On Gower low rainfall has resulted in a lack of grass growth. Early first-cut silage yielded quality rather than quantity and some aftermaths have been grazed rather than kept for second cut. Strangely, in mid Wales we had 60% more bales from first cut compared to a disappointing 2010.
The fodder beet in Gower is also looking drought-stressed, but the cereals are looking surprisingly well. Disease levels are low due to the dry weather and the robust fungicide programme which was applied in anticipation of the normal warm, damp spring.
We are selling continental-cross, bucket-reared, finished cattle that have achieved excellent grades, weights and growth rates but, with cereal prices as they are, it is not as profitable as we had anticipated when the calves were purchased. With input and output prices moving so dramatically, it is virtually impossible to do forward costings for any enterprise.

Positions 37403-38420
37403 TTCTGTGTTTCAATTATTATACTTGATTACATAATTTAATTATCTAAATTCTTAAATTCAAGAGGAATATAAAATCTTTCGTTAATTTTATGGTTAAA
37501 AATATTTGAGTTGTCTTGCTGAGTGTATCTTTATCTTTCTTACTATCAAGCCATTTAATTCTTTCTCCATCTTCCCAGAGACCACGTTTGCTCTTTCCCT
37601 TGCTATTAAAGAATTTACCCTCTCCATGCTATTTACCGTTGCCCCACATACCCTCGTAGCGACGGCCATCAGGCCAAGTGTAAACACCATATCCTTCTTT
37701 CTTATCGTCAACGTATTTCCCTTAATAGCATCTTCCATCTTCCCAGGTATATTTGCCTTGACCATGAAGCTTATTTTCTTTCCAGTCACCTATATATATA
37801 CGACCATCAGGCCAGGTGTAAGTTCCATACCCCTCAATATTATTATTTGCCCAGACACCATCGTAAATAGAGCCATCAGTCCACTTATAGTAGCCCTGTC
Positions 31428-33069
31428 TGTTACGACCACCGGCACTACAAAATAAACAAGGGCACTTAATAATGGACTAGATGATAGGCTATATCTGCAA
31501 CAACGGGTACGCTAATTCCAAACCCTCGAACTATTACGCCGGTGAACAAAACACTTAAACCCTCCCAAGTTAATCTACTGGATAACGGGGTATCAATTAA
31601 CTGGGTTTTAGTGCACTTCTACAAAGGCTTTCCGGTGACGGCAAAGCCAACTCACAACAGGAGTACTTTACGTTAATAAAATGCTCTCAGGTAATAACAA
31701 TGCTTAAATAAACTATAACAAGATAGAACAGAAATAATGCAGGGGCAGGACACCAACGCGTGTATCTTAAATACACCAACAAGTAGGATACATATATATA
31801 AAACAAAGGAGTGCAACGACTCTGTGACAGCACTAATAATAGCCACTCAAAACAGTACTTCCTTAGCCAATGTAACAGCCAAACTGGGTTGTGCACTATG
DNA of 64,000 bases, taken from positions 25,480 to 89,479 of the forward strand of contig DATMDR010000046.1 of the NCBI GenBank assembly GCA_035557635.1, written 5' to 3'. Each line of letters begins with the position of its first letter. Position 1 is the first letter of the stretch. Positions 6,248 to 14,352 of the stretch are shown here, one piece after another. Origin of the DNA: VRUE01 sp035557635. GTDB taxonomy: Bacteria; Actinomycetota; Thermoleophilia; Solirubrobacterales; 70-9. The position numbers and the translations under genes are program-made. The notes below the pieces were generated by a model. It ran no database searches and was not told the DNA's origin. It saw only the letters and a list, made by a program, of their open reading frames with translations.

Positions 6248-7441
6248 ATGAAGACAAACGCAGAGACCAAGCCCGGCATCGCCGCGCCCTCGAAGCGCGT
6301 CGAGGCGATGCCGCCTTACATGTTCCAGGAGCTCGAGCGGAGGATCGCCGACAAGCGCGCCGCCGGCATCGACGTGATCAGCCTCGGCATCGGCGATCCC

Alex and I had a couple of days off to make a return visit to farmers from the Derbyshire Peak District who visited mid Wales last year. We were looked after like royalty and, in an action-packed three days, were shown an amazing range of landscapes and farming systems.
We were impressed with Bakewell livestock market and town. Many thanks to our hosts and I am glad that I don’t have stone walls in mid Wales. It is a daily chore rebuilding those that have collapsed and I think that well-kept walls alone are worth the Single Farm Payment.
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